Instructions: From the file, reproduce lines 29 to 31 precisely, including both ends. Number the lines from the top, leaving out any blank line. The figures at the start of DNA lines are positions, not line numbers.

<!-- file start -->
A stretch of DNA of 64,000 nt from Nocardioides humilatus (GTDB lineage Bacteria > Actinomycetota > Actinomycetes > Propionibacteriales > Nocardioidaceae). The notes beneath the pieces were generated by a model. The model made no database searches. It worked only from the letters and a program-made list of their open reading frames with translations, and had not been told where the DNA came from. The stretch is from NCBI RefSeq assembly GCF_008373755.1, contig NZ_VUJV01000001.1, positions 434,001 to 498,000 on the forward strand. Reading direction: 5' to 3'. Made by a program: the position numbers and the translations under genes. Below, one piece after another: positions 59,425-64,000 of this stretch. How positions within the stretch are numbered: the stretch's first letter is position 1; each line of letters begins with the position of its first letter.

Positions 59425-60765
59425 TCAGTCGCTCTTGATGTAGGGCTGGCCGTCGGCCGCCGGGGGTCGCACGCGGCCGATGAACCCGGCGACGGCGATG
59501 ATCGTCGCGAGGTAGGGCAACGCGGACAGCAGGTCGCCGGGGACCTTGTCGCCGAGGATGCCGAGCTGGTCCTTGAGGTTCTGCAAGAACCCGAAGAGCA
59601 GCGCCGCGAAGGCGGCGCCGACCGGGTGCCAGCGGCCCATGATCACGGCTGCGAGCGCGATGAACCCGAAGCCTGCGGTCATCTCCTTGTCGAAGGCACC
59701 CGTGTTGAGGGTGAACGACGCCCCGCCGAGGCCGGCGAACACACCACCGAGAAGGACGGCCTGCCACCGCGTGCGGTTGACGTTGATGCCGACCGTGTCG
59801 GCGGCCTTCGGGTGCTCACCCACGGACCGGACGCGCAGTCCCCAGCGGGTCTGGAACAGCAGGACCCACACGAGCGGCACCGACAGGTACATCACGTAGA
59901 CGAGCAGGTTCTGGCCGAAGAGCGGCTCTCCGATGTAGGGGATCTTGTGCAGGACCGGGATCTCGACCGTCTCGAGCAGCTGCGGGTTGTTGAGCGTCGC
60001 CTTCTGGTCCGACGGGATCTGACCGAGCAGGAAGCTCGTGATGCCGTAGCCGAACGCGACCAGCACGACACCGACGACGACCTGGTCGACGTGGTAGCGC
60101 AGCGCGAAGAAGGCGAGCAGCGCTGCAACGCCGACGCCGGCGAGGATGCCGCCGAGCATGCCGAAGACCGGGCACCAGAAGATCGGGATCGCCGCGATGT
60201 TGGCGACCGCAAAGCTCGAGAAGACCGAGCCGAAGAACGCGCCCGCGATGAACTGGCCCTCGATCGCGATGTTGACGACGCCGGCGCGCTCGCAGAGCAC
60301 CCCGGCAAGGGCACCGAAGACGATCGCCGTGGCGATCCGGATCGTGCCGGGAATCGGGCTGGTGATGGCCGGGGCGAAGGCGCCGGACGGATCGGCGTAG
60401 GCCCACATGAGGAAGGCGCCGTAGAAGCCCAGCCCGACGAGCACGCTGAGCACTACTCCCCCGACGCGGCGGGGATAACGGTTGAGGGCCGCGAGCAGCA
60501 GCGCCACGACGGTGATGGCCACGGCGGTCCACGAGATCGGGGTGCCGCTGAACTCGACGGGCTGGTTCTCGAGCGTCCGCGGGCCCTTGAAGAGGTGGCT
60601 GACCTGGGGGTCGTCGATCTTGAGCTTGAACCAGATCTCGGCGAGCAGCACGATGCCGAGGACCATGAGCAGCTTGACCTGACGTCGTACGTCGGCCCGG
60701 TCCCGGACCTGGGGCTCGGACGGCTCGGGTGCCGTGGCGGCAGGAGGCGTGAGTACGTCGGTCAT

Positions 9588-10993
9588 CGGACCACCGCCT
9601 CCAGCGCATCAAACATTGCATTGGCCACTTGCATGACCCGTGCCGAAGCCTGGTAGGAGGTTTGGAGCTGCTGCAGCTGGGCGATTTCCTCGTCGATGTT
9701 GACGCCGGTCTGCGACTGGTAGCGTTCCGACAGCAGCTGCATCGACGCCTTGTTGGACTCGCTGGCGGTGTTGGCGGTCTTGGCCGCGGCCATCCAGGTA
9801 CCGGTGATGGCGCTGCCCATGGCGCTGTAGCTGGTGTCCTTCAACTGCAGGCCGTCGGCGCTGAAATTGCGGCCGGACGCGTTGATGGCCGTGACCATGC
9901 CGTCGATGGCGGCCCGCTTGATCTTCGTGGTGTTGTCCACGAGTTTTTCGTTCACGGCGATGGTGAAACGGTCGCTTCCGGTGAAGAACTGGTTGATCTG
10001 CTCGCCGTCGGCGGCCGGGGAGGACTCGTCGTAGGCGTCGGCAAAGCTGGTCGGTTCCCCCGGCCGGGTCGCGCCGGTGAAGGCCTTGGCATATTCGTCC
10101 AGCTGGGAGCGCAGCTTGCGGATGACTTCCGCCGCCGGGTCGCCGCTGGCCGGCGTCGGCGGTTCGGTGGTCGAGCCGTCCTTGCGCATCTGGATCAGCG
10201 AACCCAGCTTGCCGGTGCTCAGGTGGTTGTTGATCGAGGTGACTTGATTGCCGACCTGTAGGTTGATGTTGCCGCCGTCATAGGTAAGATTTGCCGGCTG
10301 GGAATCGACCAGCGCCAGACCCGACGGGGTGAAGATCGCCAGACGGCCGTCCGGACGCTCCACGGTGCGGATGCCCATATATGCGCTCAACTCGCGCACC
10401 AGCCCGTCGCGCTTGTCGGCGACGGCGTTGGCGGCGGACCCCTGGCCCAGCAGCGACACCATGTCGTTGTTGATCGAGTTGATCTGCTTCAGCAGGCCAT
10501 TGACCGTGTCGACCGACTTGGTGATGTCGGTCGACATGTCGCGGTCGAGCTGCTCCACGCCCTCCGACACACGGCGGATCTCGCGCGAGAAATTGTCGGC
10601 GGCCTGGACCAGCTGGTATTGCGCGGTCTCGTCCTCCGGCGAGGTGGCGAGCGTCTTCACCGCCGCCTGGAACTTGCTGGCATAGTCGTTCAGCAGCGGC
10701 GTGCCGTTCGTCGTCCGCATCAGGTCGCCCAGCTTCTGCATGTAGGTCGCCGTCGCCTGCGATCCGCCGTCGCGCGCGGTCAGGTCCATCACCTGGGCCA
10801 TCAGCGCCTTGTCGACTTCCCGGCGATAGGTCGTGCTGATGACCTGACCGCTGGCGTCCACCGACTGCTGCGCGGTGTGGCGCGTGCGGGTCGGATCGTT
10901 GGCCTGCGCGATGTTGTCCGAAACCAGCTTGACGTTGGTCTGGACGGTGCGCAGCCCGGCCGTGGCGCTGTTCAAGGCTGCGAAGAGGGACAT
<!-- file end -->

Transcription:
10601 GGCCTGGACCAGCTGGTATTGCGCGGTCTCGTCCTCCGGCGAGGTGGCGAGCGTCTTCACCGCCGCCTGGAACTTGCTGGCATAGTCGTTCAGCAGCGGC
10701 GTGCCGTTCGTCGTCCGCATCAGGTCGCCCAGCTTCTGCATGTAGGTCGCCGTCGCCTGCGATCCGCCGTCGCGCGCGGTCAGGTCCATCACCTGGGCCA
10801 TCAGCGCCTTGTCGACTTCCCGGCGATAGGTCGTGCTGATGACCTGACCGCTGGCGTCCACCGACTGCTGCGCGGTGTGGCGCGTGCGGGTCGGATCGTT